Nov. 23, 2021 – After 17 years, the Madrigal Singers of Wichita State University will host an Elizabethan-themed dinner and music program at 6 p.m. Friday, Dec. 3 at the Rhatigan Student Center Beggs Ballroom.

Nov. 18, 2021 - Work by the Shockers Vote! Coalition helped Wichita State increase its voting rate for students by 19.2 percent from 2016, according to the 2020 National Study of Learning, Voting and Engagement. Wichita State’s 2020 voting rate of 68.1 percent is above the national 66 percent rate, according to the data compiled by the Tufts University Institute For Democracy & Higher Education.

Nov. 11, 2021 — The new Dean’s Advisory Board (DAB) for the W. Frank Barton School of Business at Wichita State University reads like the “Who’s Who” of the business world. The DAB’s 50 members include CEOs, CFOs, entrepreneurs, presidents, tech giants, and philanthropists.

Nov. 8, 2021 — Archaeology fieldwork can be arduous and painstaking, but it’s a vital part of preserving the heritage and history of indigenous people. Wichita State University’s Dr. Crystal Dozier recently led a team of students in a cultural resource management project for the city of Wichita, ensuring that modern infrastructure wouldn’t destroy or damage ancient artifacts.

Nov. 4, 2021 – Reaching for the stars and beyond, a CubeSat Mission Patch contest sponsored by Wichita State University and the Ad Astra Foundation aims to highlight WSU’s science and research programs to prospective students.

Oct. 29, 2021 – Most children love trying on costumes this time of year, but for children with special needs, finding the right costume can be a challenge.

Oct. 29, 2021 - The American Athletic Conference is investing in big cities and the state of Texas with its addition of six new members recently. The University of Alabama at Birmingham, Florida Atlantic University, University of North Carolina at Charlotte, University of North Texas, Rice University and University of Texas at San Antonio had their applications for membership approved last week.

Oct. 20, 2021 — While Lauryn McIntyre, who is majoring in marketing with a minor in personal selling, is growing out of her comfort zone in her internship, she isn’t doing it without support. That is the key feature to the applied learning model used by Shocker Career Accelerator to match Wichita State students with industry partners in a way that invests time in building a relationship that helps both parties.

Oct. 15, 2021 – Today, Spirit AeroSystems Inc. held a grand opening event and ribbon cutting ceremony for its National Defense Prototype Center (NDPC), a joint project with Wichita State University’s National Institute for Aviation Research (NIAR). This new research center will significantly expand Spirit’s capabilities and production efficiencies in the defense and space market.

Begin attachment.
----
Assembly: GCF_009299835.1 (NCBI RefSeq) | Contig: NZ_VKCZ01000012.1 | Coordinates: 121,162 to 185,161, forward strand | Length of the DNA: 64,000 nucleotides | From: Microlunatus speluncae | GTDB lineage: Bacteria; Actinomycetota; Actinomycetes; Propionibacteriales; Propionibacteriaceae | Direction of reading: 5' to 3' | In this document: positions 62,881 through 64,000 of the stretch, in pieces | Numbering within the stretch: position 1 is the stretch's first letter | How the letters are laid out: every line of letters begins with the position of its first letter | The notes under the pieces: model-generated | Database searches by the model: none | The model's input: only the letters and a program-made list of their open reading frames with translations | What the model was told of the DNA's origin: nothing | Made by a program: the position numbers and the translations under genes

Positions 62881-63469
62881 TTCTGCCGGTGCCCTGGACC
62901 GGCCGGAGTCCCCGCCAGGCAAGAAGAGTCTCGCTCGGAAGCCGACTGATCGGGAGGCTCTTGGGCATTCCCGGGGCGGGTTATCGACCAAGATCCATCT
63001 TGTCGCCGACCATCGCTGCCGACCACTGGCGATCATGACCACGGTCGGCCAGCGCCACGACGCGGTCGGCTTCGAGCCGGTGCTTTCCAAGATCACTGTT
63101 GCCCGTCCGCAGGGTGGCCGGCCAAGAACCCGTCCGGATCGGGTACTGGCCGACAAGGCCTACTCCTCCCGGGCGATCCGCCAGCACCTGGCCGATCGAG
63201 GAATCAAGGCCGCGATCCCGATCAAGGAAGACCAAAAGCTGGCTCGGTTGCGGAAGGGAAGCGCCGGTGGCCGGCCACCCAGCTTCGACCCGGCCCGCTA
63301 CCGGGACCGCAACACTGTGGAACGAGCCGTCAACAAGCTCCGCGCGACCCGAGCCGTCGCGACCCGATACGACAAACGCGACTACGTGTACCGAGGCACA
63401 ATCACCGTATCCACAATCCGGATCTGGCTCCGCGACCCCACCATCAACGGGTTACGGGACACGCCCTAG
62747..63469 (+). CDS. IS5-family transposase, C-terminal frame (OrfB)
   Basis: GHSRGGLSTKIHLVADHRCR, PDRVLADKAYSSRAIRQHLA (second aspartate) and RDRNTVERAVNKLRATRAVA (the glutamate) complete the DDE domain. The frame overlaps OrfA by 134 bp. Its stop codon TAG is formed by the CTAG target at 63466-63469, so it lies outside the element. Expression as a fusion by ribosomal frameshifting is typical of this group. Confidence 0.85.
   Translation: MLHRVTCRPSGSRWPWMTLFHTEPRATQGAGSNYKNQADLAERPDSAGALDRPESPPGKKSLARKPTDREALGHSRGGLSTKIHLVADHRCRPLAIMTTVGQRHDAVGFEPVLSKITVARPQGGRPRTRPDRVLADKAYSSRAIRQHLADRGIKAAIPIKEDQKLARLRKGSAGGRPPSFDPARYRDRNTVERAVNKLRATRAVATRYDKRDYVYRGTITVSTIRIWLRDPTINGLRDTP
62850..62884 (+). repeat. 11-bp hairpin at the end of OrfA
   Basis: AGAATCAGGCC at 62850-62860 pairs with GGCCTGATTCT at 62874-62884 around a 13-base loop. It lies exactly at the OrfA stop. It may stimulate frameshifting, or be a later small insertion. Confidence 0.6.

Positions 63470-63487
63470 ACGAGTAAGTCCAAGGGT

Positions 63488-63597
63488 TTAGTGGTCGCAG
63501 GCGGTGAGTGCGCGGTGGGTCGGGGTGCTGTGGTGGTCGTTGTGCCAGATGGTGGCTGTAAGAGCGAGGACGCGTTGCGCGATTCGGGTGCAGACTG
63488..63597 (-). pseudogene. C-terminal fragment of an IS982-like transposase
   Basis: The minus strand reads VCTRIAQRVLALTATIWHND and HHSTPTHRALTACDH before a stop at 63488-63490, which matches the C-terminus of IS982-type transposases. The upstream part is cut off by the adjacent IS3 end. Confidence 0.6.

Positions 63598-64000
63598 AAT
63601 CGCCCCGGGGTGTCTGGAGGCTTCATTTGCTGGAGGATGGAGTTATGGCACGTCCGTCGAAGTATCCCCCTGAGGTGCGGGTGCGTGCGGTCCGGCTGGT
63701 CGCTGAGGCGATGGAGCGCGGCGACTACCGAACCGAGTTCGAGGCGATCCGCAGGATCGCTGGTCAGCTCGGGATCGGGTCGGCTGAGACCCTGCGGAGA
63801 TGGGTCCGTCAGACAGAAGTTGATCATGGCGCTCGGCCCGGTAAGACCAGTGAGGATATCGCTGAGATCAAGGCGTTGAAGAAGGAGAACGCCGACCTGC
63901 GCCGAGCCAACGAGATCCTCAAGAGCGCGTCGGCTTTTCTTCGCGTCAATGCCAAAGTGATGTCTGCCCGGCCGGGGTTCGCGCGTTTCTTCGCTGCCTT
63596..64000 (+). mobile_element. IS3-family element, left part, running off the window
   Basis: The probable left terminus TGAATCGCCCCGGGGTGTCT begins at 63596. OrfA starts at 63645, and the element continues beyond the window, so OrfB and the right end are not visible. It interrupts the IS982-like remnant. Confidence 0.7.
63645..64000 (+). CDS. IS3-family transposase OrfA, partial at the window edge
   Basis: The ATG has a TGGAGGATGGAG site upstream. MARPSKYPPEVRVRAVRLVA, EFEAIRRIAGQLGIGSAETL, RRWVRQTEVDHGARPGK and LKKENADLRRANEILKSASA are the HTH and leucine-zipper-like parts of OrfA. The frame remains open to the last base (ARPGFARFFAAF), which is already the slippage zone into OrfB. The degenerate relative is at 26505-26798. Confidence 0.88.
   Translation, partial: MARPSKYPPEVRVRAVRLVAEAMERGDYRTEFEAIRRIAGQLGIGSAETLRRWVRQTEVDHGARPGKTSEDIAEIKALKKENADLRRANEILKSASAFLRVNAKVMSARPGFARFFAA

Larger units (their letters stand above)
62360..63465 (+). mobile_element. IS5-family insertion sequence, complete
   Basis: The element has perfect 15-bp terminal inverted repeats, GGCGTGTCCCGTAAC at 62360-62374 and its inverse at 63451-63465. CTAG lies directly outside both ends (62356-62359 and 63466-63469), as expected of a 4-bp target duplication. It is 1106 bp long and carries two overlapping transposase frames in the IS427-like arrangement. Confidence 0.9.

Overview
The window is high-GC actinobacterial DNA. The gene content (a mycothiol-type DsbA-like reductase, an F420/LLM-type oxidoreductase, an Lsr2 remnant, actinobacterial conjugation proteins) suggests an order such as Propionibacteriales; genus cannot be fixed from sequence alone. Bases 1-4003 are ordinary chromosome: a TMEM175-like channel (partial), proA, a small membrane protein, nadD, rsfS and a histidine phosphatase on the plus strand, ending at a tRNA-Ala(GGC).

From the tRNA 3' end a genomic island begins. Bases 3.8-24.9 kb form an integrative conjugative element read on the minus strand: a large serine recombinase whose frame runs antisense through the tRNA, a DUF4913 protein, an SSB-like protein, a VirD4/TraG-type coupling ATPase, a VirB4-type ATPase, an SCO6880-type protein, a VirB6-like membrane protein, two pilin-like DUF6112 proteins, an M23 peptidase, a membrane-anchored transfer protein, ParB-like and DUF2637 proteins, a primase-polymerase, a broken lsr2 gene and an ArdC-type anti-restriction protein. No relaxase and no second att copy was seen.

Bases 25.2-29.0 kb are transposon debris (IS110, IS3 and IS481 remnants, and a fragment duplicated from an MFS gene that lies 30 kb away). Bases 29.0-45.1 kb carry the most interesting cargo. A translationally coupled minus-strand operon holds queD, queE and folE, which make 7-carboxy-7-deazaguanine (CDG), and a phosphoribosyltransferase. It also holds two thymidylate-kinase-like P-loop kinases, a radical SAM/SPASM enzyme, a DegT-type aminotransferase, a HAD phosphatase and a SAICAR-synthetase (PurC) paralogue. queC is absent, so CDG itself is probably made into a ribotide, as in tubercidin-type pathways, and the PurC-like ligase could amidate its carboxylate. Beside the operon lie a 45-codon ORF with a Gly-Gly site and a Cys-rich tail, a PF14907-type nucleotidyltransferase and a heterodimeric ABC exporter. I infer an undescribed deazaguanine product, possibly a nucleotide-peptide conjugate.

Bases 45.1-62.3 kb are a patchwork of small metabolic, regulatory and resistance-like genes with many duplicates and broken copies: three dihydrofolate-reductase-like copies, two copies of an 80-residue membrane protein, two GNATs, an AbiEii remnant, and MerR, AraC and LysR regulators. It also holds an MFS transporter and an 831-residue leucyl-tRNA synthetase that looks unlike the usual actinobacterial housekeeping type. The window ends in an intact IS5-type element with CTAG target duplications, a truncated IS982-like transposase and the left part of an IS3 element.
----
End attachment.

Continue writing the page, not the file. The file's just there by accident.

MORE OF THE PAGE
Oct. 13, 2021 — Kansas home prices will rise by 7.6% next year, according to the 2022 Kansas Housing Markets Forecast series published by the Wichita State University Center for Real Estate.

Oct. 13, 2021— Wichita State University's Center for Economic Development and Business Research has released an updated Kansas, Wichita, Kansas City and Topeka Employment Forecast.

Oct. 11, 2021 - Louisa Brunt, from Manchester, England, transferred to Wichita State from Texas Tech University to golf and to earn her master’s degree in criminal justice. Brunt graduated from Texas Tech, where she earned Academic All-Big 12 honors three times, with a major in criminology and a minor in forensic science. Brunt expects her career path to take her into police work or the FBI.

Oct. 7, 2021 — The Federal Aviation Administration recently awarded $7.3 million to Wichita State University’s National Institute for Aviation Research for advanced materials research, providing significant funding for additive and other advanced manufacturing research programs, ranging from qualification and characterization to specialized programs that address specific technical challenges.

Oct. 3, 2021 — Wichita State is partnering with Gov. Laura Kelly and the Kansas Department of Health and Environment in an initiative to increase COVID-19 vaccinations to underrepresented communities across Kansas.

Oct. 1, 2021 — Before he could even walk, JW Webster could do something only a handful of other people in the world could do: speak the Cherokee language. Today Webster is one of only 1,200 people who can fluently read, write and speak the indigenous language — which is ranked as one of the most difficult languages to learn. In August, Webster’s sacred knowledge became part of Wichita State University’s applied linguistics program through a new class, Elementary Cherokee I (LING 590).